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Five Minutes With: Marco Pavan, Documentary Journalist, “All Is Written”

“Books have enemies. We must save them.” Librarians and scribes of the Koran of Timbuktu had gone to great lengths to protect the manuscripts from the Al-Qaeda extremists during the 2012 Northern Mali conflict. Marco Pavan talks to us about the subject matter that inspires his documentary, All Is Written, winner of the 36th Bellaria Film Festival 2018.


What got you into exploring Koranic scribes and 17-Century manuscripts in Timbuktu, Mali? How long did it take you to research and document this subject matter?

The film was born as part of an exhibition held at Gallerie delle Prigioni, a new space dedicated to contemporary art based in Treviso, Italy. The first exhibition, What Is Written Will Remain, was focused on language and calligraphy from the Sahara. The film Everything Is written wanted to provide some background to that theme with the idea of telling that it is important for everyone to preserve all kinds of knowledge and culture.

It took about three months to get things started, then a couple of more months to film and edit the documentary (we worked on a very tight schedule!). Research was made a bit easier because some films and books already existed on this matter. I can point out two of them: The Bad-Ass Librarians of Timbuktu by Joshua Hammer and Altre Afriche by Andrea de Georgio, a young Italian journalist based in Mali who then became my fixer and producer.

The ancient city of Timbuktu, Mali, was a melting pot that saw the Malians, Berbers, Tuaregs and Arabs existed side by side in peace. Photo: © Marco Pavan.

What does it take to be a scribe of Koranic verses? Is there a set of criteria?

To be a copyist it takes a lot of patience and a deep knowledge of the different styles that can be used in Arabic writing, especially when it gets to ancient manuscripts. Above all, I imagine, it takes really a lot of practice.

Boubakar Sidek, the last copyist of Timbuktu, transcribing the holy verses. Calligraphy lends beauty to the manuscript and encourages the scribes to write. Photo: © Marco Pavan.

We saw your photos of the ‘kalam’ – the tablets on which the holy verses were written or engraved on. Those, we were told, were a similar format to the Tablets of Stones that Moses had. I’d imagine methods of reproduction like photocopying, printing and photography – not to mention book-binding – are available in Mali. Why are these not used?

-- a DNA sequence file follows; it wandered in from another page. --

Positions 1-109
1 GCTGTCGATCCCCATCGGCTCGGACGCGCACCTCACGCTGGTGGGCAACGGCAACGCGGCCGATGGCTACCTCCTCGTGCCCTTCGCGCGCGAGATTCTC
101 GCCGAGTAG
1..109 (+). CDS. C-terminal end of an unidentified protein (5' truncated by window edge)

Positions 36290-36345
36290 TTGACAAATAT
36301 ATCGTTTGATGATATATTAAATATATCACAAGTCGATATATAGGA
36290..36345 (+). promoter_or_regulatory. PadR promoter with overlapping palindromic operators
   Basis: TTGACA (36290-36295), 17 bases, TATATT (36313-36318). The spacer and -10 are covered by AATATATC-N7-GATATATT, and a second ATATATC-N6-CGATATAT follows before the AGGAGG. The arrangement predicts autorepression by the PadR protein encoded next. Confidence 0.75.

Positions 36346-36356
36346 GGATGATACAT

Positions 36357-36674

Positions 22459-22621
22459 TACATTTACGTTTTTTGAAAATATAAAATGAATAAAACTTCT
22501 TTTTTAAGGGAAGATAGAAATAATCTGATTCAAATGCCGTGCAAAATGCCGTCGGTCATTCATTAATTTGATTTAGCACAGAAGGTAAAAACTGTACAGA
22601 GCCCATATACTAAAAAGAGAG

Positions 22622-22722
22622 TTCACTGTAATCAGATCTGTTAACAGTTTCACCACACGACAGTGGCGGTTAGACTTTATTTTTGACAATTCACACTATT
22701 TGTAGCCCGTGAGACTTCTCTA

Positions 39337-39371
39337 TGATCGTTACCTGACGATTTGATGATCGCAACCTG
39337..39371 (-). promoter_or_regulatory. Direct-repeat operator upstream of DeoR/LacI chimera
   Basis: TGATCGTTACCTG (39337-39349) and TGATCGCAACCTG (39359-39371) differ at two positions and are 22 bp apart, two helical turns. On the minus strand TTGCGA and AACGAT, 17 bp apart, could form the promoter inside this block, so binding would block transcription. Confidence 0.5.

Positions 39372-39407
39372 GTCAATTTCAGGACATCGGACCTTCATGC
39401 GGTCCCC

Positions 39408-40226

Of course also “modern” means of reproduction are used in Mali. Printers can be found everywhere, even in a town that lies in the middle of the desert like Timbuktu. The tablets you mention were filmed in a madrasa, the Koranic school where pupils learn the holy writings by writing them and reading out loud to learn. One verse is written, memorised and then erased to move to the next. Paper is expensive and it would be a great waste. Tablets are the traditional way of doing it.

Mali, Timbuctù, scuola coranica di Baba Moulay, presso Djingareyber
A ‘surah’ (letter) containing holy verses, or chapter as it is now known, is written on a tablet. Once memorised, the verses are then erased and a new chapter will be written to be learned by heart. Photo: © Marco Pavan.

You mentioned about the scribes trying to save the 17-Century manuscripts from the destruction by the jihadists. What are the jihadists trying to achieve by destroying these old artefacts – even those of Islamic persuasion? Is it a form of control? Are they trying to initiate Year Zero?

In war, the destruction of culture has always been a way to destroy the enemy. Ancient ruins were knocked down in Palmira, Syria; the Nazis burnt books they didn’t like. Artefacts have no way of defending themselves and are an easy target with a great degree of symbolism.

In this specific case, some books were ancient and precious and were stolen to be sold in the black antique market, others contained those that were considered false stories on the life of Prophet Muhammad, others were burned for spite by the occupiers who, defeated, were about to leave the town chased by Malian and French armies in 2012.

Peace has returned to Mali, enforced with the help of the United Nation and French troops. Photo: © Marco Pavan.

“Artefacts have no way of defending themselves and are an easy target with a great degree of symbolism.”

Your documentary was screened at the Bellaria Film Festival. Tell us about the festival and the audience it attracts.

Let me start with a good news: Everything Is Written has won the 36th Bellaria Film Festival! It is a small but well-known documentaries festival. It attracts film enthusiasts and industry representatives, other than other directors and writers. This year, president of the jury was Moni Ovadia, Italian actor, theatrical writer with Jewish roots, and a strong opponent of the current racist climate rising in society.

Mali, Timbuctù, atelier di calligrafia di Boubacar Sadek
The ancient manuscripts were protected by being carted out of Timbuktu during the 2012 conflict. Some people resorted to burying old manuscripts in the sand to save the artefacts. Photo: © Marco Pavan.

What was the last book that you read?

The Eight Mountains by Paolo Cognetti.

E-book, PDF or print?

Print! I don’t own an e-reader and I like the feeling of the paper.

Mali, Timbuctù, scuola coranica di Baba Moulay, presso Djingareyber
The Koran school of Baba Moulay at Djingareyber, Timbuktu, Mali. Photo: © Marco Pavan.

About Marco Pavan

Marco Pavan is a multimedia producer, director and photographer currently working for Fabrica and Gallerie delle Prigioni. He is especially interested in art, intercultural subjects and human rights.

About All Is Written

Documentary trailer (in Italian):

The film will be free to watch from 4 January 2019 for 72 hours, both in Italian and English. International version:

About Bellaria Film Festival